The same day ReedPOP, the company behind BookCon, added more diverse authors to their line up, they announced a panel called “The World Agrees: #WeNeedDiverseBooks,” based on the popular hashtag that trended around the world. ReedPOP has suffered under the backlash of public indignation at the lack of diversity in their original lineup, yet, like the Canadian Women’s Hockey team in the gold medal Olympic game, they came back with this spectacular PR move, acknowledging the hashtag which has inspired pictures and words from all over as readers convey why diversity is important in literature. An extra special feature? The panelists include several voices of the movement, like Ellen Oh (Prophecy). You can see the panel description here:
The panel will kick off with five #WNDB representatives, four of whom are YA authors – Ellen Oh (the Prophecy series), Aisha Saeed (Written in the Stars, 2015), Marieke Nijkamp (DiversifYA founder), Lamar Giles (Fake ID), and Mike Jung (Geeks, Girls, and Secret Identities) – discussing the highlights of the campaign, as well as strategies for effective grassroots activism, and how readers can diversify their own bookshelves. The discussion will then shift to the three featured authors speaking on how, in Woodson’s words, “the work of African-Americans and people of color is important and necessary and relevant and timely and timeless.” While declining to provide specifics, #WNDB spokesperson Oh promises that the #WNDB campaign will “have some really exciting news to share” about the group’s future activities that will be disclosed during the session. ReedPOP is also providing a table for the #WNDB team members at the show to publicize the campaign and its message to BookCon attendees.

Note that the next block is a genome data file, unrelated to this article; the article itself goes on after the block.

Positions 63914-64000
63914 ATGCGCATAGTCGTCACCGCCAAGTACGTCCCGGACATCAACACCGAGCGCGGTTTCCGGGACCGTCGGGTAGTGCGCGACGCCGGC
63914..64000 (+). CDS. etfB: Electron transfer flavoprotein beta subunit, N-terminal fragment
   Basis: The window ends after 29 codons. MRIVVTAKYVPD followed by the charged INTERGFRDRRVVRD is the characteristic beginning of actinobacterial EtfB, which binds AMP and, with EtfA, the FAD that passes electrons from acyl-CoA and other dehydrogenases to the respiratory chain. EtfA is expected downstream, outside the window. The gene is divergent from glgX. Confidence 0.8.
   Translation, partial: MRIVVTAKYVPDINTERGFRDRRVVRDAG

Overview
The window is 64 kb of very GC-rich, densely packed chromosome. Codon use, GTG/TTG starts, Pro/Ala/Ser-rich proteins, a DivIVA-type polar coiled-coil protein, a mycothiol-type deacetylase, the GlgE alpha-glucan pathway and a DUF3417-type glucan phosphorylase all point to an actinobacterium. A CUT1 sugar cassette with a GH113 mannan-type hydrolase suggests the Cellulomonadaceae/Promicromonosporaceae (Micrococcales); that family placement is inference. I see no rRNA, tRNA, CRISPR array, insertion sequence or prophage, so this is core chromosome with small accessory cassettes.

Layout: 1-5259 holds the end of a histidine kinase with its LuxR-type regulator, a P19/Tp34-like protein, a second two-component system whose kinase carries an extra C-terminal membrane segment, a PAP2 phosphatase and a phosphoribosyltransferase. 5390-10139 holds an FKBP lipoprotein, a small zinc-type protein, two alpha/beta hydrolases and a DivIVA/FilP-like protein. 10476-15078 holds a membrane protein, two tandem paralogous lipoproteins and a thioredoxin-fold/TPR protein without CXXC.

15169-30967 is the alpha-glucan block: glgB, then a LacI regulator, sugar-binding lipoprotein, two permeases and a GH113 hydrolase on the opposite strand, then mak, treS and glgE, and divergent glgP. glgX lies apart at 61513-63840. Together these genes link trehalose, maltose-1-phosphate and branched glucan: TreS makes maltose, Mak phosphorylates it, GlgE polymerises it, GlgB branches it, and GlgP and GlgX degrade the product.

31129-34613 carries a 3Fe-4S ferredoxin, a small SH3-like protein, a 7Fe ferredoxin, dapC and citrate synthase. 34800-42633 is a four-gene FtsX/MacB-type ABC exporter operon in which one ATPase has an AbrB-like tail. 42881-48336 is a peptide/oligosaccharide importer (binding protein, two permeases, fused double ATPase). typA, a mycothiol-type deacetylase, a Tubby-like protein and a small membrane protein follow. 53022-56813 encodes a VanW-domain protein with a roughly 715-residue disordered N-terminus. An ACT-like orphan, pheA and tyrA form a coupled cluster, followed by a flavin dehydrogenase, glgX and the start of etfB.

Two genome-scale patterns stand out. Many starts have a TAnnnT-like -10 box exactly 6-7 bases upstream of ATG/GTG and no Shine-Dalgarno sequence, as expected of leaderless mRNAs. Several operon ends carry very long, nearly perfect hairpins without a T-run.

If you’re in New York City on May 31st, check out the panel at 10:00am in Room 1E02 during BookCon. If you want to be updated on the BookCon diversity issue, check out our previous articles. The hashtag has given birth to a Tumblr blog of the same name where they receive submissions from people as to why they think they need diverse books so check that out and maybe even submit something yourself.
Why do YOU think we need diverse books?